• conservation equations;
  • linear constraints;
  • data reconciliation;
  • balancing technique;
  • gross error detection;
  • error diagnosis


Conservation equations derived from elemental balances, heat balances, and metabolic stoichiometry, can be used to constrain the values of conversion rates of relevant components. In the present work, their use will be discussed for detection and localization of significant errors of the following types:

  • 1.
    At least one of the primary measurements has a significant error (gross measurement error).
  • 2.
    The system definition is incorrect: a component
    • a.
      is not included in the system description.
    • b.
      has a composition different from that specified.
  • 3.
    The specified variances are too small, resulting in a too-sensitive test.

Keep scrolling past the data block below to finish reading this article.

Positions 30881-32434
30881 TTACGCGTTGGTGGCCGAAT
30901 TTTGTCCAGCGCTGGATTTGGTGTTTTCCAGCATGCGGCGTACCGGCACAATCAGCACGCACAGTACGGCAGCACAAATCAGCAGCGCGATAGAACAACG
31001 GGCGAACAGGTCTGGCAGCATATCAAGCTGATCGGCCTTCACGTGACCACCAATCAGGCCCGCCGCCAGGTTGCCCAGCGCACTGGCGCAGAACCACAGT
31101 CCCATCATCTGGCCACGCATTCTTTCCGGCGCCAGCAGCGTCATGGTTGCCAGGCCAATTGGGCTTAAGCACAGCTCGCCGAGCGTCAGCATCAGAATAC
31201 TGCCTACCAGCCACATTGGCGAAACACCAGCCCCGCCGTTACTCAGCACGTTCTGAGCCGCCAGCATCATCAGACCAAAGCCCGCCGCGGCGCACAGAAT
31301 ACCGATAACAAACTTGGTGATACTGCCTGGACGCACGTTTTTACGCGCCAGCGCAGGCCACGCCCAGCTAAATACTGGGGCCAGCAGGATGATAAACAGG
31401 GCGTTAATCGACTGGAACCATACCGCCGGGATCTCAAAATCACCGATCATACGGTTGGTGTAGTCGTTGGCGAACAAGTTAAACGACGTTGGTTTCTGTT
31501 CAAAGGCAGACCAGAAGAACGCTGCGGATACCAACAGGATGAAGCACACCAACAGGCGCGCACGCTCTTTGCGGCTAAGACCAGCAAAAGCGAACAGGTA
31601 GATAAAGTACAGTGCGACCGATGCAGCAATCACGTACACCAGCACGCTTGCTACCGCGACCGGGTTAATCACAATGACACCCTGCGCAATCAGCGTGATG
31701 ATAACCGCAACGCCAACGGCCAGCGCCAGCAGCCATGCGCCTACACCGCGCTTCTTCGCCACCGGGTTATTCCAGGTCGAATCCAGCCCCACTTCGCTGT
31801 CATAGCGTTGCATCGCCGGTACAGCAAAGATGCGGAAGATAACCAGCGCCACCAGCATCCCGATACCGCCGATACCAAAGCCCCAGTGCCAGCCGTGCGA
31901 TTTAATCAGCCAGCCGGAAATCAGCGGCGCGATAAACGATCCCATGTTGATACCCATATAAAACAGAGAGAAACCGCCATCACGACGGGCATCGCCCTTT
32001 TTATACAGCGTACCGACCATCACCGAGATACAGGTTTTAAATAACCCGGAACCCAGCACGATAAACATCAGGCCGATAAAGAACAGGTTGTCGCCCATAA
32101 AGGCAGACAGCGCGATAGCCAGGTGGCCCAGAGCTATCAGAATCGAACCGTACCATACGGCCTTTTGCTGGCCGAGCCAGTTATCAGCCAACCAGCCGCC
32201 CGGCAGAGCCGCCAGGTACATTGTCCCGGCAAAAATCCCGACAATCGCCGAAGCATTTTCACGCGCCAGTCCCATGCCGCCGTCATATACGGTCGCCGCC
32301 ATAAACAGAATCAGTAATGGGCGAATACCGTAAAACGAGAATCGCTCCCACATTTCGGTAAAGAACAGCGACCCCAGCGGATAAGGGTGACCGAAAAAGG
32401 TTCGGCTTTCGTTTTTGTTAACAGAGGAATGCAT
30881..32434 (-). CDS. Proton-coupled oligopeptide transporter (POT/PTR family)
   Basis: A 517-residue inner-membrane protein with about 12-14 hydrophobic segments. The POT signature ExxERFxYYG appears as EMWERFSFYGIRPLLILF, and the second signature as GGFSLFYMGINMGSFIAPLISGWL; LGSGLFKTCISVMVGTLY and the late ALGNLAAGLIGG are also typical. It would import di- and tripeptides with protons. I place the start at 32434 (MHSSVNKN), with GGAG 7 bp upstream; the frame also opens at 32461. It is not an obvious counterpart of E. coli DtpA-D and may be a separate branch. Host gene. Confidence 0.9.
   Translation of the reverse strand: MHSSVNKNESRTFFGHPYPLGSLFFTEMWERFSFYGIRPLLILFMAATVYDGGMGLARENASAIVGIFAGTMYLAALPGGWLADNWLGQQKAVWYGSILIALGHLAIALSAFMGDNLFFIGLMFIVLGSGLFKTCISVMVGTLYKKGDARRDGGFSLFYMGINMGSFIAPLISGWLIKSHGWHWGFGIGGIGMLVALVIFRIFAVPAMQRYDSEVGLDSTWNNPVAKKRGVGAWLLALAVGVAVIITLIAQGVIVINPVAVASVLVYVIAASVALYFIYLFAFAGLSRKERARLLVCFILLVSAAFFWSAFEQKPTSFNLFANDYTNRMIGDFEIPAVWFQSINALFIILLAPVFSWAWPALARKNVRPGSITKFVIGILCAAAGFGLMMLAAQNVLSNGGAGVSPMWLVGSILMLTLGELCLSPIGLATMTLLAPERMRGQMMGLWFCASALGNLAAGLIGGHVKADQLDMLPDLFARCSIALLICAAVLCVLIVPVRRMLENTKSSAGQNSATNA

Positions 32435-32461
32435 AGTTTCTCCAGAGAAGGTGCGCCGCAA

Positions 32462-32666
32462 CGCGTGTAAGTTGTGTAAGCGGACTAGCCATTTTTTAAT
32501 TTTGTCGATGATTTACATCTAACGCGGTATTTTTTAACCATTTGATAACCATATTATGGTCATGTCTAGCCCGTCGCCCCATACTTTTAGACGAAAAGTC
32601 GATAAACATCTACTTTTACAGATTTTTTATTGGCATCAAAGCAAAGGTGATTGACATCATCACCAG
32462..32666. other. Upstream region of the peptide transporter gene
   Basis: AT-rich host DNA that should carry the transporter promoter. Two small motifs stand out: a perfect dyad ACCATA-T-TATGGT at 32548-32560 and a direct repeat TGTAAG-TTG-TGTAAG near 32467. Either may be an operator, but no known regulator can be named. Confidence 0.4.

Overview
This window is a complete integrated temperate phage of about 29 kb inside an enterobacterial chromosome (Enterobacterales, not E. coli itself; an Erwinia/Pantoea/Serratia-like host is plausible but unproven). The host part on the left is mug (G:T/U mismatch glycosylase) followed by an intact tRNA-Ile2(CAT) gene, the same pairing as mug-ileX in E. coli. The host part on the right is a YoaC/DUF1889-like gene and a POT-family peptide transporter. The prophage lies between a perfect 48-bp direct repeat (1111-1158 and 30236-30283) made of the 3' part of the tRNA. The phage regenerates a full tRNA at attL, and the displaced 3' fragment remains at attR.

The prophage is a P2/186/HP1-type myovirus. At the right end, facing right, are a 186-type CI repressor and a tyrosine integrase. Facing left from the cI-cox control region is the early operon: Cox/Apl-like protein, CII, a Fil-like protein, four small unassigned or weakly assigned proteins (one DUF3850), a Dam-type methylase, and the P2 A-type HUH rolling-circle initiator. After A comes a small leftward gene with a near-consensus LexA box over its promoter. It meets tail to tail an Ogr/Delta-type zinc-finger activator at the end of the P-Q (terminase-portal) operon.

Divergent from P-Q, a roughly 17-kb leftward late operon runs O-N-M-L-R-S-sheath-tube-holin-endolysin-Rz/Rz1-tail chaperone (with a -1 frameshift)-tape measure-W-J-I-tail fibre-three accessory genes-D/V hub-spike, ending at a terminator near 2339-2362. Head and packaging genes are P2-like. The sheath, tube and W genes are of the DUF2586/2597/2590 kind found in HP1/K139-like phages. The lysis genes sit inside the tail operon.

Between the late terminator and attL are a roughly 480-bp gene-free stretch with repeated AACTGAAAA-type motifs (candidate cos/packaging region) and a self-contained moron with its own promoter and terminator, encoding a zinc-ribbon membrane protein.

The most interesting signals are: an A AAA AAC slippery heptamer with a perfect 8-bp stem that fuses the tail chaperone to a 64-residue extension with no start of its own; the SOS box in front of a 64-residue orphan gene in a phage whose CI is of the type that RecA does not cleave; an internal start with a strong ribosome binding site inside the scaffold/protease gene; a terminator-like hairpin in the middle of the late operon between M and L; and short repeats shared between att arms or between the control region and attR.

The error diagnosis technique presented here, is based on the following: given the conservation equations, for each set of measured rates, a vector of residuals of these equations can be constructed, of which the direction is related to the error source, as its length is a measure of the error size. The similarity of the directions of such a residual vector and certain compare vectors, each corresponding to a specific error source, is considered in a statistical test. If two compare vectors that result from different error sources have (almost) the same direction, errors of these types cannot be distinguished from each other. For each possible error in the primary measurements of flows and concentrations, the compare vector can be constructed a priori, thus allowing analysis beforehand, which errors can be observed. Therefore, the detectability of certain errors likely to occur can be insured by selecting a proper measurement set. The possibility of performing this analysis before experiments are carried out is an important advantage, providing a profound understanding of the detectability of errors. The characteristics of the method with respect to diagnosis of simultaneous errors and error size estimation are discussed and compared to those of the serial elimination method and the serial compensation strategy, published elsewhere. © 1994 John Wiley & Sons, Inc.